Well over a decade ago now, during the uneasy transition period of the first few seasons after Rick Pitino replaced Denny Crum, there was considerable trepidation among Cardinal fans. The consensus was the new guy, as sterling a reputation as he had, wasn’t nearly as good a bench coach as Cool Hand Luke.
Yes, it was understood, Pitino was marvelous when it came to preparation, but what happens when adjustments need to be made during the heat of a hotly contested tournament battle?
Of course, most of those fears have dissipated, given the successes of the last few seasons.
Yet that arguable flaw in The Rick’s resume still nags for those whose memory of Cardinal hoops predates the Francisco Garcia/ Taquan Dean Era. I thought of it last night, during the Cards’ victory over UNCW, which was far more difficult than one would have expected.
It appeared to me that Pitino had three things he was focused upon for the game: 1) Running a high/ low post offense, where the big at the top of the key would take a pass, turn and feed his counterpart low or get it to the open wing, 2) Playing pressing full court man to man defense, then switching all screens in the half court, and 3) Starting to shorten his rotation for conference play.
(Okay, it was also obvious, he’s also introduced a motion offense of sorts, after several seasons of living and dying with the pick and roll.)
He certainly succeeded with the rotation thing, choosing to use subs for only 35 of the game’s 200 player/ minutes. A steady 18:00 of those came from calm Quentin Snider, 12:00 from a flagging frosh Chinanu Onuaku, who, remember, has started a majority of the games, but not last night’s. Anas Mahmoud didn’t take off his warmups; Gill and Johnson totaled five minutes between them.
As for #1 and #2 above, I wonder if Pitino just decided he was going to stay the course with his game plan, regardless of the consequences. Or if, as was once feared by some Cardinal fans, he’s still not an easy adapter and had trouble counterpunching the well-prepared visitors, coached by recent Pitino disciple Kevin Keatts?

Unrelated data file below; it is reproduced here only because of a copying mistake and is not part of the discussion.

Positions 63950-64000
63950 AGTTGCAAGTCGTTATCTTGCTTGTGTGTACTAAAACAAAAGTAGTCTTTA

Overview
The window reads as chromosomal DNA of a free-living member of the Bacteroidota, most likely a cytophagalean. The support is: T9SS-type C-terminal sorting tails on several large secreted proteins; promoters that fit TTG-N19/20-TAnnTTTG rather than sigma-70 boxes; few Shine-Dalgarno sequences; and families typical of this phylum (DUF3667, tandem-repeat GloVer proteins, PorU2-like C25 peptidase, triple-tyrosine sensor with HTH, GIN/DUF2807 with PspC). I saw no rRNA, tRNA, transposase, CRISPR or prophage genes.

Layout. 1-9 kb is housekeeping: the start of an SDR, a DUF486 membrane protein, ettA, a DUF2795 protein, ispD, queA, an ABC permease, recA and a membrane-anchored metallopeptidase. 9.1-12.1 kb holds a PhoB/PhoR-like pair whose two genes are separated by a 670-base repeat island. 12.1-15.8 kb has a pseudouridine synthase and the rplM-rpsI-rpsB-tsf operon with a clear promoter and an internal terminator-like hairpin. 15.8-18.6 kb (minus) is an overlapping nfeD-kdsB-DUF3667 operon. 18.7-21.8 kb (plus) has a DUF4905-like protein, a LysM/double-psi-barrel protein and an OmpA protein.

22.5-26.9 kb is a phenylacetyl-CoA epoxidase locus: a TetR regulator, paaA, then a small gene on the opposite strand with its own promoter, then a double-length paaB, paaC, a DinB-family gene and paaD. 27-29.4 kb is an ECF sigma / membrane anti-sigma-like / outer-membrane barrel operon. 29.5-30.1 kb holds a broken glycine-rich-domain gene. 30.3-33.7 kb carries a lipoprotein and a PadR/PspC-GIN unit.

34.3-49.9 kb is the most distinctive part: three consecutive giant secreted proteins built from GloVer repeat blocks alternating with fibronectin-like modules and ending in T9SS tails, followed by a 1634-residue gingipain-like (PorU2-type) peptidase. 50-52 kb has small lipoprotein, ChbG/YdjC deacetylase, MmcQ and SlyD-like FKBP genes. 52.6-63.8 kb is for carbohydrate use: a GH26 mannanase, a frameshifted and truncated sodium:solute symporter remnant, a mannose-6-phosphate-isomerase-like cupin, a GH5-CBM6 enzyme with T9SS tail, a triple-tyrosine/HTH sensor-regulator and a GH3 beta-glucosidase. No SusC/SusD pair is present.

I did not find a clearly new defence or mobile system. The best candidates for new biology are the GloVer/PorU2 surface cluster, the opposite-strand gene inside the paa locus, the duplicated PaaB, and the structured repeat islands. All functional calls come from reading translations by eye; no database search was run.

Whatever the reasons, the defense didn’t work all that well. Especially during that 15 zed Seahawk run that cut the Cards’ once 18 point advantage to 52-50 with 6:47 still to play.
As for that high/ low set, Trez was up top way more than he should ever have been.
But more about that in the next section, which is just on the other side of the stars.
* * * * *
It seems like there’s always some loud guy or another, bellowing from a few rows behind me.
Most of the time, he’s either yelling nonsense, or berating the refs.
At this game, there was a guy with the foghorn voice who knew of what he howled.
At one point, after Harrell had taken one of his not very accurate jumpers, the guy screamed in basso profundo, “You Go Down Low!”
Trez finished with 19 points and 17 boards, five of the latter of which came off the offensive glass. He was 9/17 from the field.
Of those 8 misses, six were jump shots.
Silent L, listen to my man Big Voice, “You Go Down Low!”
At some point after about 3/4s of the second half had been contested, my guy asked with fervor loudly enough for fans in two sections either way to hear, “Can Blackshear Get A Shot?”
Wayne Blackshear tallied 9 of U of L’s first 11 points, 11 of the first 16.
He finished his feisty first half with 11 points on 4 of 9 shooting.
In the second half, he got off one (1) shot. One. He rarely touched the ball in the offense Louisville was running.
Now, I’ve never coached a national champ. Nor, frankly, any team at any level, other than a twentysomething softball team one summer.
Yet, like Big Voice, I gotta ask, “Can Blackshear Get A Shot?”
* * * * *
Pitino spared no brickbats after the game, throwing the entire team under the bus.
He specifically dismissed Terry Rozier’s play during his very short post game press conference.1
Then, during his post-game radio obligation, he added Chris Jones, with whom The Rick was so unhappy, he sat for a long spell, including the beginning of the second half. Quentin Snider was in the lineup after intermission. Jones, to be fair to his coach, did not play well at all, forcing shots and not seeing, or even looking for, open teammates.
Montrezl Harrell, despite his stats, was also dissed by name during his radio show.
It is true that the Cards garnered but 7 assists on 27 made baskets, committed 16 turnovers and only hit 1/13 beyond the arc.
Then again, if the offense the team is running isn’t working, why not try some different sets?
If, especially during that 15-0 run in the second half, Kevin Keatts has figured out that a high ball screen at the top of the key allowed his dribblers to get the ball to the hoop against Louisville’s bigs, time after time after time, why not try a different defense?
* * * * *
All of which braying is to acknowledge that U of L didn’t play a very good game, and is lucky that superior talent prevailed for a tough 11 point W.
But to also point out that Rick Pitino didn’t have a stellar evening himself, not coaching a very good game. So, one guy talkin’, he needs to share the blame equally for the sub-par performance.
* * * * *
There are some positives.
U of L won.
Quentin Snider was steady in his extended stint on the court.
When the Seahawks cut the lead to a deuce at 52-50, it took but three minutes of action, for U of L to man up and outscore the visitors 10-2 to escape harm’s way.
Louisville hit 81% from the line (13/16).
— Seedy K